Cyber Monday puts spotlight on Md. firms that keep it all secure
Posted: 7:28 pm Mon, November 26, 2012
By Alissa Gulin
Daily Record Business Writer
As consumers feverishly clicked from website to website and filled their virtual shopping carts with heavily discounted items, teams of Maryland cybersecurity professionals spent Cyber Monday monitoring their activity behind the scenes.
The Monday after Thanksgiving is the biggest day of the year for online retailers, and for the firms that make it their business to protect a client’s business, the enormous volume of Internet activity generated that day represents the ultimate test. As Cyber Monday becomes more popular year by year, the demand for more and better protections grows, experts said.
“Is our business greater today than yesterday because of Cyber Monday? The answer is no,” said Andrew Young, vice president of product management for authentication at SafeNet Inc., a Belcamp-based information security company whose services include securing electronic banking transfers. “But over time, as more retailers are going online and are concerned about the security of their business, that’s absolutely driving our growth.”
With increased public awareness around cybersecurity, additional government regulations and stricter conditions imposed by credit card companies and others, businesses are increasingly seeking advanced solutions to secure the personal information of their customers, Young said.
“The technology just creates e-commerce,” said Rick Geritz, chairman of CyberMaryland, a public/private partnership providing resources to firms in the field. “I think it’s only going to go up and up and up. E-commerce is so efficient … I think the convenience and the personalized service is just going to get better and better and better.”
“There’s no doubt about it,” said Ellen Hemmerly, executive director of the University of Maryland, Baltimore County’s research and technology park, bwtech@UMBC. “Certainly, the more commerce that is conducted online creates greater need for the cybersecurity tools that companies like ours are developing.”
Maryland and its brick-and-mortar merchants don’t stand much to gain from the online shopping trend, said Maryland Retailers Association President Patrick Donoho. Business owners — in Maryland and elsewhere — have struggled to compete with Internet giants like Amazon.com, and the state government will miss out on about $200 million in unpaid sales tax from online purchases, he said — an estimate released recently by the Maryland Comptroller’s office.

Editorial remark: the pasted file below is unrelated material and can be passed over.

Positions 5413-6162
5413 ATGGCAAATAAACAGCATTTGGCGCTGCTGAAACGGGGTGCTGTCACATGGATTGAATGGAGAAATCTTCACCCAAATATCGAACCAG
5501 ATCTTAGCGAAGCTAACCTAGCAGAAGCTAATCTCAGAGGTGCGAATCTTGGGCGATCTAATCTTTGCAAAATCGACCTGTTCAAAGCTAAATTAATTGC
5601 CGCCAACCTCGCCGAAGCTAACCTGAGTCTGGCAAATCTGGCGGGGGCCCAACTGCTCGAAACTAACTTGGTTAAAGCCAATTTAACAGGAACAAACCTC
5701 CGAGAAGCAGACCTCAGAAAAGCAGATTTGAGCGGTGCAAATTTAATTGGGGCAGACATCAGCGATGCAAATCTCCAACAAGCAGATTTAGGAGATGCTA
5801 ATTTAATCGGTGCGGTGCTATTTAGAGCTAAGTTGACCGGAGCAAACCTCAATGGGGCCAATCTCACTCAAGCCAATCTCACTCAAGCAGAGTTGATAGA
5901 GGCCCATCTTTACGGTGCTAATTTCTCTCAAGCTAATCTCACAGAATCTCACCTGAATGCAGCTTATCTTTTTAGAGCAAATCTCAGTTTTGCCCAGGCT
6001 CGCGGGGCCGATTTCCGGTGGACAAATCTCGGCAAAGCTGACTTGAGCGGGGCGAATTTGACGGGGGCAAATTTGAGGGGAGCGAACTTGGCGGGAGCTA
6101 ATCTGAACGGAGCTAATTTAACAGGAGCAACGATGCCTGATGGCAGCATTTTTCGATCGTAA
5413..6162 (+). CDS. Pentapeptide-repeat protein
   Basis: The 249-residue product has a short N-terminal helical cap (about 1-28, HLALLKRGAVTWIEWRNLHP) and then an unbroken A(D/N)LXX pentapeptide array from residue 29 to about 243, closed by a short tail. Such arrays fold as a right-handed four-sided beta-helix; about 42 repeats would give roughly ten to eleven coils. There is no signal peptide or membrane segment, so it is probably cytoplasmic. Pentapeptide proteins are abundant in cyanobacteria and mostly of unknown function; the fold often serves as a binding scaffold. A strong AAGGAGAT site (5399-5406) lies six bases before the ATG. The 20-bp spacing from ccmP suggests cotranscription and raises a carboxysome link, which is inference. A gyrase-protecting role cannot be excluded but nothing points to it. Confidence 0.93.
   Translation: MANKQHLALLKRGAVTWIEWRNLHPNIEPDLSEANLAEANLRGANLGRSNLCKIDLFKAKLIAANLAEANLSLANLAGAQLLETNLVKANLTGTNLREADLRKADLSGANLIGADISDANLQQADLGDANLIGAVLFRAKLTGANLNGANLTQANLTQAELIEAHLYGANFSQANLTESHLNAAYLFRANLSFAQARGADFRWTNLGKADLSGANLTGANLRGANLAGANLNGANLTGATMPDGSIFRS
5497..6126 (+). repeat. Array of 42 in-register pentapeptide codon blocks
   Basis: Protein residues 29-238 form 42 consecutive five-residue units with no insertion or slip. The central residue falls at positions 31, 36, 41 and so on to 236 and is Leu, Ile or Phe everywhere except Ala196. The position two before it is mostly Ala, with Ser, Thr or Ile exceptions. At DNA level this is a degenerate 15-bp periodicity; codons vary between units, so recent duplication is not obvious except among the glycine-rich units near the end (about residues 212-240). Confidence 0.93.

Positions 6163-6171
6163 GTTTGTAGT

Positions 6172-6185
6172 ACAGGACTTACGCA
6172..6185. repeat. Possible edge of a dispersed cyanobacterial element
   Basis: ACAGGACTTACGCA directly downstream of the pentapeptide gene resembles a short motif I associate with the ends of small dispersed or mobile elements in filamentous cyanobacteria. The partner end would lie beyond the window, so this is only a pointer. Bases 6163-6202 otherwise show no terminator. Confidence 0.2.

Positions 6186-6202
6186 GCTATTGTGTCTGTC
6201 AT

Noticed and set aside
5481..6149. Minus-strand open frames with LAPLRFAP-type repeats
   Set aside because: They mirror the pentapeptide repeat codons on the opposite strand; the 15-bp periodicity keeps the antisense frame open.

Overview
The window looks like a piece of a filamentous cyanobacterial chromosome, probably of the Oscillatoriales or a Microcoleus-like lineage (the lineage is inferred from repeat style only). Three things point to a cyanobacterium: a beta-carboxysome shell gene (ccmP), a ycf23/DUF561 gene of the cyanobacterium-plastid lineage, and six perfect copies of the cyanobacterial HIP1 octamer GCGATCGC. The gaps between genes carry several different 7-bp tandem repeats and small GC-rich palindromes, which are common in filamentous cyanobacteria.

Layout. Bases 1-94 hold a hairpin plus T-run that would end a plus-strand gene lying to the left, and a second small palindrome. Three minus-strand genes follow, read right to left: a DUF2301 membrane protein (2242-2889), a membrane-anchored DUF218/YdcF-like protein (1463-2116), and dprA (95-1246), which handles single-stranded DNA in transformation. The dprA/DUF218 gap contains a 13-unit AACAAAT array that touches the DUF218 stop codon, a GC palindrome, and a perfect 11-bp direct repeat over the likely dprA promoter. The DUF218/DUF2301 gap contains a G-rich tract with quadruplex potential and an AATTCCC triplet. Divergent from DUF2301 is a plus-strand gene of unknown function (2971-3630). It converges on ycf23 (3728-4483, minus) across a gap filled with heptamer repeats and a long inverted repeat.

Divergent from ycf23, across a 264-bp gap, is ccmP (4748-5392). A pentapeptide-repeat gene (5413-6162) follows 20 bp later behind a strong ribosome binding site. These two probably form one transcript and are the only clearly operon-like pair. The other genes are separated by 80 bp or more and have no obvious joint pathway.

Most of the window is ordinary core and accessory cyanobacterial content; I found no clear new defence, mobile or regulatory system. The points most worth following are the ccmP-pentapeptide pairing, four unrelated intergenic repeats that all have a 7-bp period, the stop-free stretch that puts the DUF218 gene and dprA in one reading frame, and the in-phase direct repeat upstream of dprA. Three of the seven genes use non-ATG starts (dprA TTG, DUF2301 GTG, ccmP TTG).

But while the online shopping craze is a nationwide trend, Maryland’s economy is uniquely positioned to reap benefits from the activity. Nowhere, said several experts, is there ground more fertile for cultivating startup cybersecurity firms — and sustaining existing ones — than in the Maryland region.
“Basically, Maryland is the hub of cybersecurity for the world,” Geritz said. “There is a very, very vibrant startup community. There are 23,000 jobs currently open in cybersecurity in Maryland that can’t be filled right now. So, fundamentally, you have underemployment in cybersecurity even in this economy.”
Home to the National Security Agency headquarters and a handful of large, prominent firms with government contracts, the state has claimed the federal dollars to establish itself as the authority in the industry, experts said.
And with an extensive network of business incubators, technology development centers and university research programs, as well as substantial investments from private parties, Maryland will likely sustain its leadership position, they said.
That means when large retailers need reliable data encryption or malware protection — for Cyber Monday, for example — they will be more likely to consider spending their dollars at a cyber company in Maryland, of which there are approximately 420, according to Geritz’s estimate.
“I think [retailers] are going to go wherever the companies are that are developing the state-of-the-art innovations,” Hemmerly said. “Maryland is not the only state that has interesting companies, but it’s one of the leaders. So I think it’s always going to be natural to look at companies in Maryland.”
Because consumer habits are constantly evolving, the technology that protects them must follow suit, experts said.
Several early-stage companies have tapped into the increasing demand for consumer data security, a need that becomes especially palpable on Cyber Monday because of the enormous volume of webpage visits and transactions. There are 25 startup companies in the Cyber Incubator at bwtech@UMBC, plus another 16 that are a bit further along, Hemmerly said.